- Me: Just out of curiosity, Terry, do you always put spaces in your trailing elipses? That's unique formatting for a human being...
- Terry: Can you please verify your current shipping address?
- Me: Can you do me a favor and verify you are a human?
- Terry: Yes, I am. Anything wrong?
- Me: No, I just worry about these things. Can you just give me a "go [insert team]" ?
- Terry: We have submitted a claim (Claim ID ###) for your lost package to our Claims department on your behalf and please allow 7-10 days for us to process the claim. You will receive a confirmation email once the claim is closed. Was I able to resolve your issue or answer all your questions today?
- Me: I beg of you Terry, just something undeniably human. It doesn't even have to be a popular team, just say a movie, or TV show, or a famous scientist, or anything?
- Terry: I know Bush, the previous president of the US.
- Terry: Do you know Avatar?
- Me: Indeed I do Terry, I saw it recently. Pretty good eh?
- Terry: Yes, it is pretty good and popular around the world.
- Terry: So you believe now that I am a human being?
- Me: I sure do, and thanks fellow human Terry. That movie only speaks to the heart of a human. Or possibly, a Na'Vi. But I am not racist.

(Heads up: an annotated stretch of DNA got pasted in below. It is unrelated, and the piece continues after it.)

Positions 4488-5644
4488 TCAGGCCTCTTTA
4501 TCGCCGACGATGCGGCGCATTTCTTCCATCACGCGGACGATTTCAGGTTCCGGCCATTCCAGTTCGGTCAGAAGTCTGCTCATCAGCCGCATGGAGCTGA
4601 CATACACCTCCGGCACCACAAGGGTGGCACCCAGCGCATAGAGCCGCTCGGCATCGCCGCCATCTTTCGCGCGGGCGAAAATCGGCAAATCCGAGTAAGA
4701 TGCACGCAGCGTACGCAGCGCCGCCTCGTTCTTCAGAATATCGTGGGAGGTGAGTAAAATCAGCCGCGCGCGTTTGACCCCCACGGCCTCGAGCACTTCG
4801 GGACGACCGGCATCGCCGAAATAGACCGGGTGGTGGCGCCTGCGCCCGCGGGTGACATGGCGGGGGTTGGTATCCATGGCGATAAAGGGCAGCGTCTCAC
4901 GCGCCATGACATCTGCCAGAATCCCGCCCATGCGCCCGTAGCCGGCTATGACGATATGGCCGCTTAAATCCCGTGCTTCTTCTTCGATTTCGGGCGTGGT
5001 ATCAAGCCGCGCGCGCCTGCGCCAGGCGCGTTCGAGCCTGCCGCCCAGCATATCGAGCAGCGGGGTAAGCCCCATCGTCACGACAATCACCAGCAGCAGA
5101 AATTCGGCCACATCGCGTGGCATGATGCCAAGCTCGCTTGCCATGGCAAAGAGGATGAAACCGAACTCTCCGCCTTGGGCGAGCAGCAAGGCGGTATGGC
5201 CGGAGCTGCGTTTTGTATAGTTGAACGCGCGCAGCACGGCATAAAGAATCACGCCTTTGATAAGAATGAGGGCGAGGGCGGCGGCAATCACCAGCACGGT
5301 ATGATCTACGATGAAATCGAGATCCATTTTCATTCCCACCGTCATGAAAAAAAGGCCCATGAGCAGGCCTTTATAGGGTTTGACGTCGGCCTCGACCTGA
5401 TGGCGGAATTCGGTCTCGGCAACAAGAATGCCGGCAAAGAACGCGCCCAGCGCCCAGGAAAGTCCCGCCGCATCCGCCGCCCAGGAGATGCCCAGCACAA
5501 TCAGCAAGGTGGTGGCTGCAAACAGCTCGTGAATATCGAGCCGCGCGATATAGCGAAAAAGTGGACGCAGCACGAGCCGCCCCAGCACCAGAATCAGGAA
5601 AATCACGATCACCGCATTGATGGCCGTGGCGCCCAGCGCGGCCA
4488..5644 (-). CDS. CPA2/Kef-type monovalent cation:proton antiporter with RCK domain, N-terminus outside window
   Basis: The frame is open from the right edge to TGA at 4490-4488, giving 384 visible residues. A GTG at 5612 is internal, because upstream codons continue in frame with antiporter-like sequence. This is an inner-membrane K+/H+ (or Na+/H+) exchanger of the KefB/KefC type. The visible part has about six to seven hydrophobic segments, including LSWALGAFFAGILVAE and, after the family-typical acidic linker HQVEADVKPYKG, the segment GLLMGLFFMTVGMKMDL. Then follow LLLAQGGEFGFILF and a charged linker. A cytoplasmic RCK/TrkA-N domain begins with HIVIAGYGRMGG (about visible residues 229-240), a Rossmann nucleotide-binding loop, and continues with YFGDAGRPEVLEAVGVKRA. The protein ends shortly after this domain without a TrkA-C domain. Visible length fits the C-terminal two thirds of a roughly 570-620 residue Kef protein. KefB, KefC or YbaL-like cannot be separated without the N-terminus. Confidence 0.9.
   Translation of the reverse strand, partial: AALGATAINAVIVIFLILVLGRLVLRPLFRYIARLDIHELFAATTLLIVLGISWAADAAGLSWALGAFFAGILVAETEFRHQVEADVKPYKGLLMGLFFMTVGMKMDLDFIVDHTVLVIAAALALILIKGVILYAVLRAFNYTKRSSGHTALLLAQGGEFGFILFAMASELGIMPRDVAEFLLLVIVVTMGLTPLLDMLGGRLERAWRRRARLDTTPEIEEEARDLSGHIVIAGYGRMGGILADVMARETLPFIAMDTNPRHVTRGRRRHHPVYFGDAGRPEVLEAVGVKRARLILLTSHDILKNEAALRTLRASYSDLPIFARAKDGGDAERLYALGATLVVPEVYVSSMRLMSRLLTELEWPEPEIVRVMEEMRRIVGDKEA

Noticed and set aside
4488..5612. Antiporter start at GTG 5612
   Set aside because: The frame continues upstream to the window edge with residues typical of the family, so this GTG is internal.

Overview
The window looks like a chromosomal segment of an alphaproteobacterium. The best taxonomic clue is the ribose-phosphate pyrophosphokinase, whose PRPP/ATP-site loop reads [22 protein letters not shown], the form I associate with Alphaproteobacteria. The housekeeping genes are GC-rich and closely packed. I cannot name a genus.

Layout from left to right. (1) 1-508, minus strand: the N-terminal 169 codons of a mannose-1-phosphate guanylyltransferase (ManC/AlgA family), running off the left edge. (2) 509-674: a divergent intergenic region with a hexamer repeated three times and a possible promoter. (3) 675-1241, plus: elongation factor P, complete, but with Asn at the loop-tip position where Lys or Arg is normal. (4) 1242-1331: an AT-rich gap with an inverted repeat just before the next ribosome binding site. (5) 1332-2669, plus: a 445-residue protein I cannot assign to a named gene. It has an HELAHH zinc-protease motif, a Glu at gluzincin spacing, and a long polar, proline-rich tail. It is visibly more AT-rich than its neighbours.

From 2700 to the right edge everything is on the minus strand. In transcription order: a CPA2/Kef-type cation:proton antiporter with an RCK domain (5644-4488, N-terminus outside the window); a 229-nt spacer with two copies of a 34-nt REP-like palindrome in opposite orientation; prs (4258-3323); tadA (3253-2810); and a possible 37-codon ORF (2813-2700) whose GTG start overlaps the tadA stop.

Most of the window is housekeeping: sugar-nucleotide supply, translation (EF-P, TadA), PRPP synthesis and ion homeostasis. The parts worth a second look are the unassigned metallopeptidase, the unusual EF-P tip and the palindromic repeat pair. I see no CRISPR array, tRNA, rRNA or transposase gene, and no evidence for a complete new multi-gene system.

Believe it or not, they still have these. Expo 2008 was held in Zaragoza, Spain, but these days they’re all about cultural celebrations and popular causes. You’d be hard pressed to find 19th Century madcap antics in a modern “Universal Exposition”, as they are properly known. Many of those people were seeing ELECTRICITY for the first time. We get to watch a parade with Cirque du Soleil and some giant puppets fighting a Captain Planet-inspired war against pollution. The very pollution we’d be proud to make in Chicago circa 1893.
Back then, people were psyched about smokestacks and oil-soaked runoff. It meant progress and economic stimulation. But all things change, our growth could not continue unabated and now we’re paying for it. Thanks to the 21st Century’s unique combination of Sugary Feel-Good Themes with Overtly Heavy Messages. See you in Shanghai, 2010.3 years ago • 0 notes